Every Indian is concerned and I am hoping that we as Indians make an effort to increase the security of our country. I hope we learn something from this so that we don’t turn vulnerable again. We really need to fight back these terrorists. They should be killed as ruthlessly as they are killing innocent people.

Minissha Lamba: The city of Mumbai is extremely resilient. It’s a survivor city. An attack on our city is an attack on our country. I don’t know whether it’s a lapse of security which has lead to such an incident.

I mean, how far can the police force protect such a big city like Mumbai? They are doing the best they can to save our brothers and sisters today. It could easily have been me in one of the hotels.

This is like an eye opener and has taken the terrorist activity to the next level where they are taking hostages now. This is the scariest day in Mumbai I’ve ever witnessed.

Arjun Rampal: It is ridiculous that we are experiencing such events in our city. Every Mumbaikar has the right to ask the government the questions about our city and country’s security.

How the terrorists got in so easily and create so much damage is unbelievable but has to be answerable by our politicians. We are all upset but the anger should not be directed towards innocent people.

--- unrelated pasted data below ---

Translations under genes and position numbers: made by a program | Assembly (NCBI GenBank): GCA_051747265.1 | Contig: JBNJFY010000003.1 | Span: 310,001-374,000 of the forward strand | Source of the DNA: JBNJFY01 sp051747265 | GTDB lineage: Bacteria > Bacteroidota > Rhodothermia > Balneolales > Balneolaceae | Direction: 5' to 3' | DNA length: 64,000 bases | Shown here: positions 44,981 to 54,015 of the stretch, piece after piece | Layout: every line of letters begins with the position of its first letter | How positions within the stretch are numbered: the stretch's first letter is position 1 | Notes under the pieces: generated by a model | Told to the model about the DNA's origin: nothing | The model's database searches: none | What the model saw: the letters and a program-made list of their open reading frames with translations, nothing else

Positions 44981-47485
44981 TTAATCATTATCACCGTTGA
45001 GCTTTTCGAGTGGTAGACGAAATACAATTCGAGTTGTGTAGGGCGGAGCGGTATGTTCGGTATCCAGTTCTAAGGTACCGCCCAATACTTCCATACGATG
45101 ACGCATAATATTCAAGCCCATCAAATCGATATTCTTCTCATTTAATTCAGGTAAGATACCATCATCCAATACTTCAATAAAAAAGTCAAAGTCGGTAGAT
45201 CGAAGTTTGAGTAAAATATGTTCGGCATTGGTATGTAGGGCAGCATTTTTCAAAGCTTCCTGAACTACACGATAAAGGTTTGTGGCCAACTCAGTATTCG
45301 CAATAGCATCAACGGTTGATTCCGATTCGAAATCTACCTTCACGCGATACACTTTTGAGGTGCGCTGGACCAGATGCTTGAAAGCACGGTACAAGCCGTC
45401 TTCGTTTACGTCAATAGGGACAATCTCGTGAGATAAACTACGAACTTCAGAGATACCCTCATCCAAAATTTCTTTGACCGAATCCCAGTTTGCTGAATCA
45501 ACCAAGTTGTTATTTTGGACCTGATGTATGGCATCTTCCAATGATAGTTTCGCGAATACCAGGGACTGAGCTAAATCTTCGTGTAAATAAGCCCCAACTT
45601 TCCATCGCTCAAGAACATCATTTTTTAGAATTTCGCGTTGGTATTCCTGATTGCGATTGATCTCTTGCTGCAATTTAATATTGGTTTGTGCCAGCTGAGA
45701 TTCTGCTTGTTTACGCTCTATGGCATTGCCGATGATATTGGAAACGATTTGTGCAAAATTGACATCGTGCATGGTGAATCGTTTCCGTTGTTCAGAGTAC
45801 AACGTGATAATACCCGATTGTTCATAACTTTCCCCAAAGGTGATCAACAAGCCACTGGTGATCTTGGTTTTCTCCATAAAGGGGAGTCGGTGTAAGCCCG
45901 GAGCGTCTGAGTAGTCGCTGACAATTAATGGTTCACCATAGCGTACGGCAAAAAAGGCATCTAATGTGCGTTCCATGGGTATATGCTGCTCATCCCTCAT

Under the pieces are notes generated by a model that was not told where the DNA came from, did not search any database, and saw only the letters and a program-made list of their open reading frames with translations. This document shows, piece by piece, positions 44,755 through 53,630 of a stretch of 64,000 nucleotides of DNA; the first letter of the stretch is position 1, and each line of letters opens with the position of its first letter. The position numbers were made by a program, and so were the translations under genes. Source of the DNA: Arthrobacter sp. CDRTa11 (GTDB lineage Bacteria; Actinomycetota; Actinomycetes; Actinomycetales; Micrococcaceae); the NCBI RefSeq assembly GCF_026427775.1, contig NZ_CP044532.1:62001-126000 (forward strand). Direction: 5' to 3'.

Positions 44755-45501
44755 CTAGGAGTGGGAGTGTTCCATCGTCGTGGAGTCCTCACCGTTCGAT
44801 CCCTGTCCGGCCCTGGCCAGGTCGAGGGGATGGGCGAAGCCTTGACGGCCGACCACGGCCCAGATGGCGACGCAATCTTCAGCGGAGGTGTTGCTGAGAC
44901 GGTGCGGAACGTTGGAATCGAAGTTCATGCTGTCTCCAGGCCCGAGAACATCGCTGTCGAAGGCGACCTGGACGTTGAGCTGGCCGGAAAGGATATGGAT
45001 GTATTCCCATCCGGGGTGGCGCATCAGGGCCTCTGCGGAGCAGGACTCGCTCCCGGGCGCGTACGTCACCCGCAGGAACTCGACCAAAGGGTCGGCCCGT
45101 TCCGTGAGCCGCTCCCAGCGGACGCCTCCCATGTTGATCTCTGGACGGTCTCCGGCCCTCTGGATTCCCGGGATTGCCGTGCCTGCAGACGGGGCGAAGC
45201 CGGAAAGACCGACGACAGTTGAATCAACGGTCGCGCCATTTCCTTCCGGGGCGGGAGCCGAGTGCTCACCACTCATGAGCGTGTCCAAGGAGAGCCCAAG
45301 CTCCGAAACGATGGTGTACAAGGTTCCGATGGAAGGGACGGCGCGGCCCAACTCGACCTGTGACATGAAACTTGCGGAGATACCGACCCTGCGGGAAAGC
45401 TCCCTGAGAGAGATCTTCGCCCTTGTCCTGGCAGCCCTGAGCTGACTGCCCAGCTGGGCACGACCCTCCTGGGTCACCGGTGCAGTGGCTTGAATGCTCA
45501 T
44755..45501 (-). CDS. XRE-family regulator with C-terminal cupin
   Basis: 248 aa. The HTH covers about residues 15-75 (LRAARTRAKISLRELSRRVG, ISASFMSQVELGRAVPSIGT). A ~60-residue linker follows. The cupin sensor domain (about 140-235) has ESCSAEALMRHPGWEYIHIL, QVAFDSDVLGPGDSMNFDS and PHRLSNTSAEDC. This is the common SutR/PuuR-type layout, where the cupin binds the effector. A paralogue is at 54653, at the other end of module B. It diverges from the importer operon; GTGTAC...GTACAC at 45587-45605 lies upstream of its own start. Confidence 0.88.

We do have to put our concerns about the security and intelligence lapse to the government. There is a lot of corruption in our country and needs to be addressed immediately, like why aren’t there good enough CCTV cameras in our city?

The government cannot come down upon our city and nor can these terrorists. We are only going to grow stronger day by day.

Eesha Koppikhar: I am fine but in no mood to talk about what has been happening in Mumbai. What’s happening is very sad and I hope the law and order situation comes under control soon.

Celina Jaitley: I’ve been stuck at the Four Seasons hotel in Worli which had been cordoned off for security and had to stay the night there. I had come for dinner with colleagues of my father here. Suddenly there was chaos.

We heard all the major hotels were being targetted and being a major expatriate hotel, I started getting phone calls to stay put where I was with my friends and security head of my bodyguards company.